It sounds like a James Bond movie, but it really happened. Julian Assange, the WikiLeaks journalists and every single lawyer, reporter, politician, artist and physician who visited the founder of WikiLeaks at the Ecuadorian embassy over the last seven years was subjected to systematic espionage. Meetings and conversations were recorded and filmed, and all the information was sent to US intelligence. Sometimes the espionage operations were truly off the wall: at one point spies even planned to steal the diaper of a baby brought to visit Assange inside the embassy. The purpose? To gather the baby's feces and perform a DNA test to establish whether the newborn was a secret son of Julian Assange.
Repubblica has had access to some of the videos, audios and photos. Meetings between the founder of WikiLeaks and his lawyers, medical examinations of Julian Assange, diplomatic encounters of the Ecuadorian ambassador Carlos Abad Ortiz, meetings between Assange and journalists. Everything was spied on.
The author of this article found that she was not just filmed, but her phones were screwed open, presumably to obtain the IMEI code that allows uniquely identifying the phone in order to intercept it. Spies also had access to our USB sticks, though at this stage it is not clear if they managed to break the encryption protecting the information stored in the USB flash drives inside our backpacks. These are very serious violations of the confidentiality of journalistic sources, given that our meetings inside the embassy were entirely professional and, as frequent visitors, we were repeatedly registered as "journalists".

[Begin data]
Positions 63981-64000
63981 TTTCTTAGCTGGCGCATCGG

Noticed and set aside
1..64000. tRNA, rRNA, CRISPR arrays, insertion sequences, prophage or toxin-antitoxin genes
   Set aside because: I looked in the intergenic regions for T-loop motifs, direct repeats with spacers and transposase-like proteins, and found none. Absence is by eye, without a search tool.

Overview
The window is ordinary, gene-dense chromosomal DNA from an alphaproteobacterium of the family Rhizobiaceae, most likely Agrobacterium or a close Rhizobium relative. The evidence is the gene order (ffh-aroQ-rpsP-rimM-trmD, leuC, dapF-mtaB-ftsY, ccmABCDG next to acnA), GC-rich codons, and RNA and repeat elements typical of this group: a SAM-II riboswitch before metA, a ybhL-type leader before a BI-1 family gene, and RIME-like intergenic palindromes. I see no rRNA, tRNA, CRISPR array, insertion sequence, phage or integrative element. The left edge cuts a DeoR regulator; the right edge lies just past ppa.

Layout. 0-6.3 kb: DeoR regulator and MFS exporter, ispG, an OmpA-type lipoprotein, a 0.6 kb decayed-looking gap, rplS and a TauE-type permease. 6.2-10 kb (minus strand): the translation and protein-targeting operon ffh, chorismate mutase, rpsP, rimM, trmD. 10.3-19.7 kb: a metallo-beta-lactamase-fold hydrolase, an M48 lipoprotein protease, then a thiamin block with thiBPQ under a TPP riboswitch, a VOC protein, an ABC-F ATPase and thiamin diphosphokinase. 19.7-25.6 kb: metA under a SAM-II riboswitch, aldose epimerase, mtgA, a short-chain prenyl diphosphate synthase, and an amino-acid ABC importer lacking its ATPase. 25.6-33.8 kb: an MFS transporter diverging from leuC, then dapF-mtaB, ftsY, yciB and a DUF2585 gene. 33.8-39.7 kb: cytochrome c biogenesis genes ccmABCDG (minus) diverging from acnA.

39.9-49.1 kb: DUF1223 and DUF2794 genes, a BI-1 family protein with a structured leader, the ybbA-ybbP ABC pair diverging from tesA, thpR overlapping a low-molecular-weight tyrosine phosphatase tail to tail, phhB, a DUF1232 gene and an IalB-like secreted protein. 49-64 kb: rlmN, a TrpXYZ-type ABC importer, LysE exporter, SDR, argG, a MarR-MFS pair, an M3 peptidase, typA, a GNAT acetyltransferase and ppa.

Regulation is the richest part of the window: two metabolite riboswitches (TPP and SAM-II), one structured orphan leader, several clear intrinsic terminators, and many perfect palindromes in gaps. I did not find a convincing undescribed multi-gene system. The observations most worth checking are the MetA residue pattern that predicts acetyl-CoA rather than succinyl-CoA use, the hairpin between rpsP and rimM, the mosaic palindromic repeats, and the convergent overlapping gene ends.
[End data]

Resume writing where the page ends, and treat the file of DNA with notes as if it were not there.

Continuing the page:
The most spied upon building on Earth
Everyone could imagine that the Ecuadorian embassy in London, where Julian Assange took refuge, was subject to extraordinary surveillance, but what was once just a reasonable guess became a certainty after judge José de la Mata of Spain's High Court (Audiencia Nacional) opened an investigation against UC Global - a company based in Jerez de la Frontera, Cádiz, in southern Spain - and had the company's offices searched and its owner, David Morales, arrested.
On June 19, 2012, when the founder of WikiLeaks took refuge in the tiny flat which is the diplomatic outpost of Quito in the United Kingdom, the embassy lacked the most basic security measures: it was not even equipped with cameras. That is why the then Ecuadorian government of Rafael Correa, who had granted asylum to Julian Assange, enlisted UC Global, a small security company founded by a former Spanish military man, David Morales, who provided protection for Correa's family.
When Morales started working for Ecuador, he was a small contractor with big ambitions: he hoped to acces the circle of contractors with lucrative businesses in dangerous places around the world. It was precisely the presence of Julian Assange in the Ecuadorian embassy that offered him the chance to develop his business, according to some of his former employees who have become witnesses in the ongoing investigation against him. Witnesses reconstructed how Morales put himself at the service of American intelligence to spy on Julian Assange and his visitors and staff. The Spanish investigation relies on a massive amount of video and audio recordings, UC Global's internal emails and chats.
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